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Stuart K. Gardiner, Shaban Demirel, Juan Reynaud, Brad Fortune; Changes in Retinal Nerve Fiber Layer Reflectance Intensity as a Predictor of Functional Progression in Glaucoma. Invest. Ophthalmol. Vis. Sci. 2016;57(3):1221-1227. doi: 10.1167/iovs.15-18788.
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© ARVO (1962-2015); The Authors (2016-present)
We determined whether longitudinal changes in retinal nerve fiber layer (RNFL) reflectance provide useful prognostic information about longitudinal changes in function in glaucoma.
The reflectance intensity of each pixel within spectral-domain optical coherence tomography (SD-OCT) circle scans was extracted by custom software. A repeatability cohort comprising 53 eyes of 27 participants (average visual field mean deviation [MD] −1.65 dB) was tested five times within a few weeks. To minimize test–retest variability in their data, a reflectance intensity ratio was defined as the mean reflectance intensity of pixels within the RNFL divided by the mean between the RNFL and RPE. This was measured in a separate longitudinal cohort comprising 310 eyes of 205 participants tested eight times at 6-month intervals (average MD, −0.99 dB; median rate of change, −0.09 dB/y). The rate of change of this ratio, together with the rate of RNFL thinning, and their interaction, were used to predict the rate of change of MD.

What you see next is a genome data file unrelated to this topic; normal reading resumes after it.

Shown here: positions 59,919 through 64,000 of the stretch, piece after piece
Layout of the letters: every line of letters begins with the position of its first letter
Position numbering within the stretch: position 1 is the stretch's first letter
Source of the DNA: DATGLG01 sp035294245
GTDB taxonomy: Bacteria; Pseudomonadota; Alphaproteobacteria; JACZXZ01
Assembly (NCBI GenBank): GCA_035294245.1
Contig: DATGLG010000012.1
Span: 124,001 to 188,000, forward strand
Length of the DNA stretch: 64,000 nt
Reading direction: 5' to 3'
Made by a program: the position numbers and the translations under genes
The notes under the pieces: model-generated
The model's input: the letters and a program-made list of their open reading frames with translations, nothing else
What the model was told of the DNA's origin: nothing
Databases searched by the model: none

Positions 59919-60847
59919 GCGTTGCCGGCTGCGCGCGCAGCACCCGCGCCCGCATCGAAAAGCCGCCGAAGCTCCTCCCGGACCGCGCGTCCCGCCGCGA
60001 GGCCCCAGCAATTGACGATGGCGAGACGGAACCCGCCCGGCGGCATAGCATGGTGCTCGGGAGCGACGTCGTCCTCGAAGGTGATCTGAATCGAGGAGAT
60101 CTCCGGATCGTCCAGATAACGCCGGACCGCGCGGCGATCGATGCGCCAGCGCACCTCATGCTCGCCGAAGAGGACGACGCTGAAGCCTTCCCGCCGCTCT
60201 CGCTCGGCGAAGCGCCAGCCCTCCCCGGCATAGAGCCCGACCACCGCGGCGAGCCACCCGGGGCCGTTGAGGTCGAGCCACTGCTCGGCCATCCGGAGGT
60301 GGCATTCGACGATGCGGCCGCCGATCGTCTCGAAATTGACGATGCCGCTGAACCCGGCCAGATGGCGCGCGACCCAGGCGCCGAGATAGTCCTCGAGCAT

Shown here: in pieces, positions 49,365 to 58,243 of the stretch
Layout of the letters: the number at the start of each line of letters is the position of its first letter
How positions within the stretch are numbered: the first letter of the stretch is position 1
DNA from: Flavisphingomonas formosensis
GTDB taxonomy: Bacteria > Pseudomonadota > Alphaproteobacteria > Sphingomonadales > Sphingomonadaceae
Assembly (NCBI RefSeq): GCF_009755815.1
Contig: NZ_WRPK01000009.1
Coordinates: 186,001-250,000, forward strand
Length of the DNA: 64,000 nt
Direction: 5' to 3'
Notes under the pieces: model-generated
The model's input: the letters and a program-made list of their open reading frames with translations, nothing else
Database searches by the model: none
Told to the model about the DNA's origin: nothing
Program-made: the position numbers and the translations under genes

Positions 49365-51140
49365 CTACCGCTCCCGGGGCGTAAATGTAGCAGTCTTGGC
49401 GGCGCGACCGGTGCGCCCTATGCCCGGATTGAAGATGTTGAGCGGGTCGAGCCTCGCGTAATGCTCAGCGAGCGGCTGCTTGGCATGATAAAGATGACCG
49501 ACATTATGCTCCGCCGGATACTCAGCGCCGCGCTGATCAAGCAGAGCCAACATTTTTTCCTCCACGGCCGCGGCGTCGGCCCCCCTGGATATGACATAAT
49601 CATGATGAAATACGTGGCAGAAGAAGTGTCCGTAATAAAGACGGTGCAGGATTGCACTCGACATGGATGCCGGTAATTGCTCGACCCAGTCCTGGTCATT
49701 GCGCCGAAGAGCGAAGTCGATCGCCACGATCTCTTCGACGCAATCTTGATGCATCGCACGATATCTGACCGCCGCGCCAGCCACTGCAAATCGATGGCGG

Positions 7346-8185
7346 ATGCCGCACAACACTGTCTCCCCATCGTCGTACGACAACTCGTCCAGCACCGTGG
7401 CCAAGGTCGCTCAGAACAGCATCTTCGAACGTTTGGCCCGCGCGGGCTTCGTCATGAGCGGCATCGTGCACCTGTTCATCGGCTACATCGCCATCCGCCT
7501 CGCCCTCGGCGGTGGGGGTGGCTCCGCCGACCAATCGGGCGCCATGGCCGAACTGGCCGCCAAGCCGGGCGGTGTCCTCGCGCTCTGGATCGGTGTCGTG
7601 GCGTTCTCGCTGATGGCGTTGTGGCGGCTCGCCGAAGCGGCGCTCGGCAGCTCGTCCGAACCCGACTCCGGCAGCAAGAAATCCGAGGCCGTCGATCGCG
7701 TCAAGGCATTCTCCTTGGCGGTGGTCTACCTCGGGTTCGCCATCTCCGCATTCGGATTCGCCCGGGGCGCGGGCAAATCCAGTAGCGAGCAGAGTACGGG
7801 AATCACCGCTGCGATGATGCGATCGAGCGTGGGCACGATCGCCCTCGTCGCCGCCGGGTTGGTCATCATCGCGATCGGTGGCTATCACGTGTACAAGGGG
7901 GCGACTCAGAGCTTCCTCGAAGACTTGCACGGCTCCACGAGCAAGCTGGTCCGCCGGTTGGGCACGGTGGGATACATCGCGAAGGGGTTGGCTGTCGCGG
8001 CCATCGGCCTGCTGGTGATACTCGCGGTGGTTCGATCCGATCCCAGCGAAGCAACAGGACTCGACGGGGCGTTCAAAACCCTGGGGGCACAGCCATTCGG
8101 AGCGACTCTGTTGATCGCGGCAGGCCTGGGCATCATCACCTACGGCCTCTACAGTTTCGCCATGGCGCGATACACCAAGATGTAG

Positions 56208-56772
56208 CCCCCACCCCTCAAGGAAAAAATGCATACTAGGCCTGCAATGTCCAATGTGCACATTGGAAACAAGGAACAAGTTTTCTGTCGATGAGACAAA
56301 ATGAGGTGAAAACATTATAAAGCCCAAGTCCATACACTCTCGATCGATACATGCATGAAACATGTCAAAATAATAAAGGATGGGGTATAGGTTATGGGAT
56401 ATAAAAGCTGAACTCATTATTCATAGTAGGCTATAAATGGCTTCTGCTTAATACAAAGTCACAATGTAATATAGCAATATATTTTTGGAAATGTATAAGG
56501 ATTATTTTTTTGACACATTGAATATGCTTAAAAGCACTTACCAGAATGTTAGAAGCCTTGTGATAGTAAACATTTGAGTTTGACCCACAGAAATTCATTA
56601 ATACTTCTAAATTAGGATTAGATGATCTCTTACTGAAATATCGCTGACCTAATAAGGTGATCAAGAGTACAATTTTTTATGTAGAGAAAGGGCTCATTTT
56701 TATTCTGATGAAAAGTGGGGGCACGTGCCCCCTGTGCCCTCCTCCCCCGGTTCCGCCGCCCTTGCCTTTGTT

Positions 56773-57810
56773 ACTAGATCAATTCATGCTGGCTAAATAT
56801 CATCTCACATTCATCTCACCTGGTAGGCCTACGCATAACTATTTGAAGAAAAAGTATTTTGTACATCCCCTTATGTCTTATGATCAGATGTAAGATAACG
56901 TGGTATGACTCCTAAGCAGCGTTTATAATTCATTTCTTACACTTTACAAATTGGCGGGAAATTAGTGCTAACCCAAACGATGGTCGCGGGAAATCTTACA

In univariate analyses, the rate of RNFL thinning was predictive of the rate of MD change (P < 0.0001), but the rate of change of reflectance intensity ratio was not (P = 0.116). However, in a multivariable model, the interaction between these two rates significantly improved upon predictions of the rate of functional change made using RNFL thickness alone (P = 0.038).
For a given rate of RNFL thinning, a reduction in the RNFL reflectance intensity ratio is associated with more rapid functional deterioration. Incorporating SD-OCT reflectance information may improve the structure–function relation in glaucoma.
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